another light-sensitive molecule, bacteriorhodopsin. For more information
on this research, see Birge's excellent article in the March 1995 issue
of Scientific American, 'Protein-Based Computers.' Birge reported
that several startup companies are already working on commercializing this
The third talk was 'Highly Oriented Protein Films for Molecular Electronic
Devices' by Koichi Koyama of Fuji Photo Film Company. This work also uses
the molecule bacteriorhodopsin. Here, an extremely clever method of making
electrical contact with each molecule in a monolayer film has been developed
using bispecific antibodies. For further information on this work, I recommend
his article 'Antibody-Mediated Bacteriorhodopsin Orientation for Molecular
Device Architectures' in the 5 August 1994 issue of Science.
One surprise at the conference came during a plenary talk by NASA Administrator
Dan Goldin. In talking about the need to develop advanced technology for
future spaceflight, Goldin referred to the future development of microminiature
medical devices injected into the bloodstream and chemical surgery techniques
that could heal sick or injured astronauts without scalpels and incisions.
He also referred to nanoelectronics and nano- and micro-device technology.
While such ideas are not new to Foresight members, they probably were to
many of the thousands in attendance.
Japan's National Institute for Advanced Interdisciplinary
Research Focuses on Nanotechnology Issues
In its first annual report, issued earlier this year, Japan's National
Institute for Advanced Interdisciplinary Research (NAIR) outlined the
extensive efforts underway in Japan to develop molecular-level technology.
Takanori Okoshi, NAIR's Director-General, reports that the Joint
Research Center for Atom Technology (JRCAT) "was founded as a tripartite
(industrial-academic-governmental) organization for intensive joint research
in the field of atom technology, and one hundred or so researchers have
started vigorous research works."
JRCAT is a research body managed under the equal partnership of NAIR's Atom
Technology Group and the Atom Research Center of the Angstrom
Technology Partnership, a consortium of 30 private sector firms. In
describing the project, NAIR writes "To handle individual atoms and
molecules or to control them collectively in a self-organizing manner-that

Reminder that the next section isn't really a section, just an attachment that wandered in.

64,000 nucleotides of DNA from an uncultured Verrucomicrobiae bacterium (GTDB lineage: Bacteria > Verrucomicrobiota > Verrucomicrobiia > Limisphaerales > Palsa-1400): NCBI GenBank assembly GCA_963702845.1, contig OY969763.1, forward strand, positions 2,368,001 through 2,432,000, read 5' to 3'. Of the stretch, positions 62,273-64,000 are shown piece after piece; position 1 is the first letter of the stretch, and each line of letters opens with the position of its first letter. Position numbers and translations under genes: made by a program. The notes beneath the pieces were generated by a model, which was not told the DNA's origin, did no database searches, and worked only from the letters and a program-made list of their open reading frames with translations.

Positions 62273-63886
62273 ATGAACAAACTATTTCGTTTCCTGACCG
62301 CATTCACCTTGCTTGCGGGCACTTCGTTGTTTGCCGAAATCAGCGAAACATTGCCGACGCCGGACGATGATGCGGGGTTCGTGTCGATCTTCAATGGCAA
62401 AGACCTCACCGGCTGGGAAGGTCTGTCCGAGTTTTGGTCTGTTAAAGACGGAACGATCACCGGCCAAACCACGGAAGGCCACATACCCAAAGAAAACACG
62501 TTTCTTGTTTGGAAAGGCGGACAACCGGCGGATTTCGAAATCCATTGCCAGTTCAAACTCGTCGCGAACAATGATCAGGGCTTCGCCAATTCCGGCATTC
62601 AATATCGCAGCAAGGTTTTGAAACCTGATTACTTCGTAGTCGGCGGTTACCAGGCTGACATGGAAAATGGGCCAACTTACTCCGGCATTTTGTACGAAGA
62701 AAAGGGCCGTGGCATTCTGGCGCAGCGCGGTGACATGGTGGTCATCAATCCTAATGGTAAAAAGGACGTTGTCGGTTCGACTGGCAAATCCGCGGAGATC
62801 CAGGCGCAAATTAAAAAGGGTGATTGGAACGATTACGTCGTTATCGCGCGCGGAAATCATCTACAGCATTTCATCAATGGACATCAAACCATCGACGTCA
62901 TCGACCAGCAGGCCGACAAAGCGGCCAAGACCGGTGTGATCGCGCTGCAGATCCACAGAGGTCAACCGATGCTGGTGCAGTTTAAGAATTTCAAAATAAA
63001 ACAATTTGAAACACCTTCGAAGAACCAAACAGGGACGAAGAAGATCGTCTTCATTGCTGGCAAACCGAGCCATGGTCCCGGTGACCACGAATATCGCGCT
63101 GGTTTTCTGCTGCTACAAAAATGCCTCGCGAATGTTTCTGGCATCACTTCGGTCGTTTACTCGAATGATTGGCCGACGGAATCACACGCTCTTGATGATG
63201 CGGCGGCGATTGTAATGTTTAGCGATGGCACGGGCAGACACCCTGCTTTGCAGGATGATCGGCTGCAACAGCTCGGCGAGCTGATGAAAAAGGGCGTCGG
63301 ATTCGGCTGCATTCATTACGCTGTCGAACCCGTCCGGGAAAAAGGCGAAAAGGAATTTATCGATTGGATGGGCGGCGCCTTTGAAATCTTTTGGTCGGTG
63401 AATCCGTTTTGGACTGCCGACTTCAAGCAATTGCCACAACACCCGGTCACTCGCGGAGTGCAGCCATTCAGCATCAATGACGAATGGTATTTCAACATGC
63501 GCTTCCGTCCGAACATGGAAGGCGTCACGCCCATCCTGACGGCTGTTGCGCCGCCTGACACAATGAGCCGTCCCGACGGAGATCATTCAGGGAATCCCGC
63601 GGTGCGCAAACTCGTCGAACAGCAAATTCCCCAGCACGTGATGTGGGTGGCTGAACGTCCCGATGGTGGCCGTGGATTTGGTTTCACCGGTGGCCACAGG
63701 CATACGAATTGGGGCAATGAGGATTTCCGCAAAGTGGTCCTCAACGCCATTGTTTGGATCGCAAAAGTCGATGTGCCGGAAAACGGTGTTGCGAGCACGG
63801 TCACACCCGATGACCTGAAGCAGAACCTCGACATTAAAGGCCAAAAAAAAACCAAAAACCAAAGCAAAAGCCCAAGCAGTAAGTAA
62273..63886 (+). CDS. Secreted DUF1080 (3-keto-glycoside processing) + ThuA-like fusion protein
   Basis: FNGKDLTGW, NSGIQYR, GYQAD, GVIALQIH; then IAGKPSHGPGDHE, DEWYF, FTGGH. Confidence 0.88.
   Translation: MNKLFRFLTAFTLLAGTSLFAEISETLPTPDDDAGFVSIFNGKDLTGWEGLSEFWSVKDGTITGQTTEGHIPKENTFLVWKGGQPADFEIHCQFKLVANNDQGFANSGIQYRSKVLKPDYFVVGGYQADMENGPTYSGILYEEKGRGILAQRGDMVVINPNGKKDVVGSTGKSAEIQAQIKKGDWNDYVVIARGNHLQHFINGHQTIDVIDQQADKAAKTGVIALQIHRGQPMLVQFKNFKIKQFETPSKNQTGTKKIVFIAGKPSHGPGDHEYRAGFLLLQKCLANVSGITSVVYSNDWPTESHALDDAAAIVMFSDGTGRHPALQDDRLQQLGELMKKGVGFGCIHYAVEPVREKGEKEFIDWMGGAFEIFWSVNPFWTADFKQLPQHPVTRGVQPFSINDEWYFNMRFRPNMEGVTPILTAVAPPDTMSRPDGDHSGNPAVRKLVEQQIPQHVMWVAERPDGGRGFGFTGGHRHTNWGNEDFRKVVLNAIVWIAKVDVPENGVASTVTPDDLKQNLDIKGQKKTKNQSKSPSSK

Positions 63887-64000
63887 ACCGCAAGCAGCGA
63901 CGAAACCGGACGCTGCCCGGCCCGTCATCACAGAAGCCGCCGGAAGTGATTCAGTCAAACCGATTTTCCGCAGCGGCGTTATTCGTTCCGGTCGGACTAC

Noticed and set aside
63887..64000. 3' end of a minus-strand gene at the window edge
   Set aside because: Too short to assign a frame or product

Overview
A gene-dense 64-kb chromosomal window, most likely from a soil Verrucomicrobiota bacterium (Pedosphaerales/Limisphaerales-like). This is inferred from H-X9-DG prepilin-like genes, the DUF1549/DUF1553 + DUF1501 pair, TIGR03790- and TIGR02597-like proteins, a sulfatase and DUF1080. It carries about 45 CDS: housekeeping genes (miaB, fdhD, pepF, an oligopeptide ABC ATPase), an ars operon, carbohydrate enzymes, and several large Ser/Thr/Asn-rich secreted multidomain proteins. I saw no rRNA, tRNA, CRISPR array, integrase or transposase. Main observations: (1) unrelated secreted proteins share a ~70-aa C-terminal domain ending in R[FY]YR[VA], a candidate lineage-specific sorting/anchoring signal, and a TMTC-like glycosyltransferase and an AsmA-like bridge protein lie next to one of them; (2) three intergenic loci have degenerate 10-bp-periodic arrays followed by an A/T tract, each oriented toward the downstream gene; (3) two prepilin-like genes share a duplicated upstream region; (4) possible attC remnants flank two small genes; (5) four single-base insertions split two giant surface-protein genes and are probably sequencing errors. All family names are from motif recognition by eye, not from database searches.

will be an ultimate technology dream for mankind who has long been developing
and making use of materials. It obviously contributes to every industry
of the 21st century, if atoms and molecules are manipulated freely and new
materials with new properties are fabricated. The research is to be carried
out under a strong collaboration between experimental and theoretical groups,
participating from industries, academia and national laboratories, in a
planned period of 10 years from fiscal 1992."
NAIR's project includes eight groups:
Tokumoto Group, working on mechanical probe techniques including
AFM and STM technology.
Ichikawa Group, working on observation and formation technology
of atomic-scale structures using beam technology.
Ozeki Group, aiming to establish a technological base of nano-structure
fabrication on a solid surface using chemical reactions without mechanical
probes. They are working with state-of-the-art molecular beam scattering
Kanayama Group, seeking to construct self-assembling nanometric
building blocks. They are working to form composite atomic assemblies in
a charged particle trap of their own design.
Okada Group, using scanning mechanical apparatus for observation
and manipulation of organic molecules.
Tokura Group, working on 3-dimension transition metal oxides
and specialized organic molecular systems.
Terakura, Uda and Hamada Group, using a vector-parallel computer
(VPP500) and a massively-parallel computer (CM5E) for molecular-level design,
analysis, and simulations.
Tanaka Group, exploring emerging fields such as the dynamic
process of structure formation with an aim of creating semiconductor nano-scale
structures, magnetic thin film, and electrical double layers at solid-liquid